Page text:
Movie Review

Hard to Handle

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Hard to Handle Movie Poster

US Release Date: 01-28-1933

Directed by: Mervyn LeRoy


  • James Cagney
  • Lefty Merrill
  • Mary Brian
  • Ruth Waters
  • Allen Jenkins
  • Radio Announcer
  • Ruth Donnelly
  • Lil Waters
  • Claire Dodd
  • Marlene Reeves
  • Robert McWade
  • Charles Reeves
  • Sterling Holloway
  • Andy Heaney
  • Douglass Dumbrille
  • District Attorney
  • G. Pat Collins
  • Dance Judge
  • Mary Doran
  • Dance Contestant
Reviewed on: July 24th, 2014
Ruth Donnelly, James Cagney, and Mary Brian in Hard to Handle.

Ruth Donnelly, James Cagney, and Mary Brian in Hard to Handle.

Hard to Handle found James Cagney in new cinematic territory. Although there had been comedic bits in his earlier pictures, most notably Blonde Crazy with Joan Blondell, this was his first true foray into romantic comedy. To be sure Cagney is still Cagney. He's as tough and irrepressible as ever, but, though he's not always on the up and up, he's no gangster either. He displays a deft touch for comedy that probably surprised some members of the audience back in 1933. Jimmy charges through the picture at breakneck speed like a younger version of C.R. MacNamara in One, Two, Three. He talks a mile a minute and practically gallops from one end of the film to the other.

He plays Lefty Merrill, a quick thinking -and even faster talking- promoter who, over the course of the film, gets involved in one shady enterprise after another, most of them based on exploiting suckers out of their hard earned bucks. He promotes marathon dances (where the picture opens), fad diets, treasure hunts, and fat reducing lotions. Several of his schemes end with him running from an angry mob. In fact I've never seen Cagney do as much running as he does here. He's in love with a girl too and needs the dough in order to marry her. Mary Brian plays the girl and she does what the part requires without making much of an impression.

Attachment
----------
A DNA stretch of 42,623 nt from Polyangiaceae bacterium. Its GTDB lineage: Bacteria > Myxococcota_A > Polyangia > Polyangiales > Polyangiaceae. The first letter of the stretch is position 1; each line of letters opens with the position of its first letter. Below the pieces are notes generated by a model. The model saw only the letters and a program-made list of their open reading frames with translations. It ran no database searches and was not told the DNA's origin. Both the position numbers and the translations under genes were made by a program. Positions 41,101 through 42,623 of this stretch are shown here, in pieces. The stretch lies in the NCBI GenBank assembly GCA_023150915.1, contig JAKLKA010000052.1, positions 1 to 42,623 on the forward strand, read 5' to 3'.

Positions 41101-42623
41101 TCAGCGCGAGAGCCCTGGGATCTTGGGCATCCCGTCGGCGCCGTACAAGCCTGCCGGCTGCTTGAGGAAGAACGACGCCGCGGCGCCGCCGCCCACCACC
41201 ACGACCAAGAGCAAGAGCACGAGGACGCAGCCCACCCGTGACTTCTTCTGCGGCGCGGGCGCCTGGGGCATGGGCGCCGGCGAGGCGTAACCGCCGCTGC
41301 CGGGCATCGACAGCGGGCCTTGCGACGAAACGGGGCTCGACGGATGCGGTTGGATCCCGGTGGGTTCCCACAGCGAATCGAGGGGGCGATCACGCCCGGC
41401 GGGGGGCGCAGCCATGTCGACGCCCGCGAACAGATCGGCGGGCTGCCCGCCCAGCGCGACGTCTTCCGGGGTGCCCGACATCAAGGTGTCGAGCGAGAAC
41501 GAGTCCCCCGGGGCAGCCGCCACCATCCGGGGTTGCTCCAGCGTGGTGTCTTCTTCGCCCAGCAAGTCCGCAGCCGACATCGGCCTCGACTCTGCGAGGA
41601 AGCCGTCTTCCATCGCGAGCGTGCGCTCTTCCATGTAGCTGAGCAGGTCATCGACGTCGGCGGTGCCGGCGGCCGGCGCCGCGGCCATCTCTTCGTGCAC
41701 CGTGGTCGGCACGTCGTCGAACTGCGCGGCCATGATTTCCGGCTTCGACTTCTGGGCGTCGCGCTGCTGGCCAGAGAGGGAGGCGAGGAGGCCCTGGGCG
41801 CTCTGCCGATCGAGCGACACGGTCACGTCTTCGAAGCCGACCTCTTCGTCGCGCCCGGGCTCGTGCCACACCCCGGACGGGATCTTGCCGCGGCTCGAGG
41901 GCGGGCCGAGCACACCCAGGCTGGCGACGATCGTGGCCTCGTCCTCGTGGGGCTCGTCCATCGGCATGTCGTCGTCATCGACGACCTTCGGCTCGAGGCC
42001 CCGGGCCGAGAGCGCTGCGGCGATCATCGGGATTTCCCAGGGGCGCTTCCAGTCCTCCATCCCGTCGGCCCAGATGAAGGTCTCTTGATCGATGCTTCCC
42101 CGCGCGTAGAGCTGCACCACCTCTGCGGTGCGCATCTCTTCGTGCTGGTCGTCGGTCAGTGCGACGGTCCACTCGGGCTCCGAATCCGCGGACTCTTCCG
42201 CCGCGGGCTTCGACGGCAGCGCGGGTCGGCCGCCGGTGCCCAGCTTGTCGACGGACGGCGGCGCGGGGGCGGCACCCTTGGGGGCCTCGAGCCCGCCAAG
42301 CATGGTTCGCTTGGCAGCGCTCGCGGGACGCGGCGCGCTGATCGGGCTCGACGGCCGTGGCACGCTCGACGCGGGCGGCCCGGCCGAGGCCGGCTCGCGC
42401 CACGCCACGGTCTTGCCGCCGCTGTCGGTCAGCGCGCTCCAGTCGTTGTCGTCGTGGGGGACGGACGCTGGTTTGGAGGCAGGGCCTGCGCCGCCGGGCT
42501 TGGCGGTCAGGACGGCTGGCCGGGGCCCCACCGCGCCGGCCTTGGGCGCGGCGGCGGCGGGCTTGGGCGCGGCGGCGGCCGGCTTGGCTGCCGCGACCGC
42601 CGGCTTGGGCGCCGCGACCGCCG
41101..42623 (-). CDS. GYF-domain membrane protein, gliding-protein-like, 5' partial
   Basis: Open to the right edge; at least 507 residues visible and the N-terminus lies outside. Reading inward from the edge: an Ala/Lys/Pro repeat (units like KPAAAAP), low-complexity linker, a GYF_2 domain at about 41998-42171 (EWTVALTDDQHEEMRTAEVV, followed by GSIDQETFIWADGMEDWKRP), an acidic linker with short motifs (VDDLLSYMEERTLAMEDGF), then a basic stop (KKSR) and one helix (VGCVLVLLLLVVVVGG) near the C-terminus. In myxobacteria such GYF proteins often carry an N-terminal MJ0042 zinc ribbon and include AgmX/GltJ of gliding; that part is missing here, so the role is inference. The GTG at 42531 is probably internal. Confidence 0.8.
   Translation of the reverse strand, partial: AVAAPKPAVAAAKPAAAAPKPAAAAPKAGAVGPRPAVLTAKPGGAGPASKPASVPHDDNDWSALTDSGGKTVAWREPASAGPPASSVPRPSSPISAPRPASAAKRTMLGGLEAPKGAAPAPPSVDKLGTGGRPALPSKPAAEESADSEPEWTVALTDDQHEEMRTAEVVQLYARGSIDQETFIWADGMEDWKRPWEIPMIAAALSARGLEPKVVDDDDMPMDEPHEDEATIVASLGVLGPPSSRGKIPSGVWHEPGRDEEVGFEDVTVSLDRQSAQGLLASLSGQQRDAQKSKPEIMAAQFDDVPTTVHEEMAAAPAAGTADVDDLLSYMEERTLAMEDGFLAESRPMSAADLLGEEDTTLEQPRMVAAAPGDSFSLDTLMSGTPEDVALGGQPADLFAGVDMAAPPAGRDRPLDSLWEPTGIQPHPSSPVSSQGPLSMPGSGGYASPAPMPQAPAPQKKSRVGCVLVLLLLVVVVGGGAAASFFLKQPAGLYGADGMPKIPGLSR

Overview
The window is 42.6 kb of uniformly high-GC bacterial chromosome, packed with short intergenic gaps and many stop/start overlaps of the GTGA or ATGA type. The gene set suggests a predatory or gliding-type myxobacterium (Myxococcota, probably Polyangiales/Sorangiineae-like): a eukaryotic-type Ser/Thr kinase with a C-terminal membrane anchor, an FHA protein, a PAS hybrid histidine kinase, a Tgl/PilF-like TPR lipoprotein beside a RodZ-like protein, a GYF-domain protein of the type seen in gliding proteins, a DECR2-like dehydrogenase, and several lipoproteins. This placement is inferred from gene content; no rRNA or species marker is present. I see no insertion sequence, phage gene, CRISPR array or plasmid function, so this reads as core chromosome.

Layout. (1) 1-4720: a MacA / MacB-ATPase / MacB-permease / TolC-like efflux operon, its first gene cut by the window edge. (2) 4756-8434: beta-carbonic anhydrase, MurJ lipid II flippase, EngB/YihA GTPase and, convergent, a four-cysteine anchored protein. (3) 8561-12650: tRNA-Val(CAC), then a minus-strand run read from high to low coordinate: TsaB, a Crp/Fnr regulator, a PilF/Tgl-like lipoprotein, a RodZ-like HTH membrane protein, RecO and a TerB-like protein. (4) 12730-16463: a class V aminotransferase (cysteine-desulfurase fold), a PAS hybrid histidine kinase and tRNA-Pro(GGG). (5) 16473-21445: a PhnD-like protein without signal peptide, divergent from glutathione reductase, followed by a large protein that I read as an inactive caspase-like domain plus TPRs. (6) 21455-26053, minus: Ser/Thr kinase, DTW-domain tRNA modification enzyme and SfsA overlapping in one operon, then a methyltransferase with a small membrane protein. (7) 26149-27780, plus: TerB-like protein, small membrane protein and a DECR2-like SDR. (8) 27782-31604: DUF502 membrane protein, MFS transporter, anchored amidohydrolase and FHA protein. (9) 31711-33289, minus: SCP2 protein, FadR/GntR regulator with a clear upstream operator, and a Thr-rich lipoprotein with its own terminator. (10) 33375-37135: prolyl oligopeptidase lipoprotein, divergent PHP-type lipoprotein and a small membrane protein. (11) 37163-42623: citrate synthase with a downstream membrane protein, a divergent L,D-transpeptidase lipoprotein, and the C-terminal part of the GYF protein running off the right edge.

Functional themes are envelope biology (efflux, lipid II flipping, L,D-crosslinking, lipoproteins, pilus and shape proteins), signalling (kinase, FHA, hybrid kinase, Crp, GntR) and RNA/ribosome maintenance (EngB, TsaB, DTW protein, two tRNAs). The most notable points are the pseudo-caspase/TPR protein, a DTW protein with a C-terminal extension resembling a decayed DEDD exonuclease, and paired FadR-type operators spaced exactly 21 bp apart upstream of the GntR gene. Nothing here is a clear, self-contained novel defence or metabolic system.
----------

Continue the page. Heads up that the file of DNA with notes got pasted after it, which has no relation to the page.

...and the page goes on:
Ruth Donnelly steals a few scenes as the girl's mother. Mostly forgotten today she was once a well-known star. She could rattle off one-liners as well as handle physical comedy like a pro. She plays a schemer like Lefty, and like Lefty, she also has a heart of gold. She's against her daughter marrying Lefty at first but soon changes her mind (when Lefty gets rich) and then works to bring them together.

Cagney had just demanded -and received- a hefty raise from Warner Bros. The Great Depression was at its most depressed, the domestic box office had recently seen one of its worst weeks in movie history. That gives you an idea of just how valuable Cagney had already become to his studio by late 1932, when Hard to Handle was shot.

During the brief dispute with his bosses Cagney missed out on the chance to star opposite the studio's up and coming new female star, Bette Davis. Spencer Tracy would take his place in 20,000 Years in Sing Sing. Cagney and Davis fans would have to settle for just two pictures, Jimmy the Gent, and The Bride Came C.O.D. But I digress.

Back to the picture at hand. The story is all over the place, although the frantic direction by Mervyn LeRoy never lets the blistering pace slow down for a second. It's really just a series of adventures wherein Lefty tries to make good to win his girl, and impress his future mother-in-law. It's a plot that was creaky 15 years earlier in silent pictures.

Cagney, as usual, rises magnificently above the material. The Public Enemy had made him a star just one year before Hard to Handle was shot, yet they were already spoofing his image from that movie. In one scene Lefty is asked to promote grapefruits. The punchline is when Cagney says, “What do I know about grapefruits? I never even saw one.”

Hard to Handle is a lesser known Jimmy Cagney picture. And for good reason. Of the 60-something movies he made in his career it certainly ranks near the bottom of the list. But Cagney was an incredibly unique, charismatic, and wholly entertaining performer, and here proved he also possessed a light comedic touch. He alone makes Hard to Handle worth watching.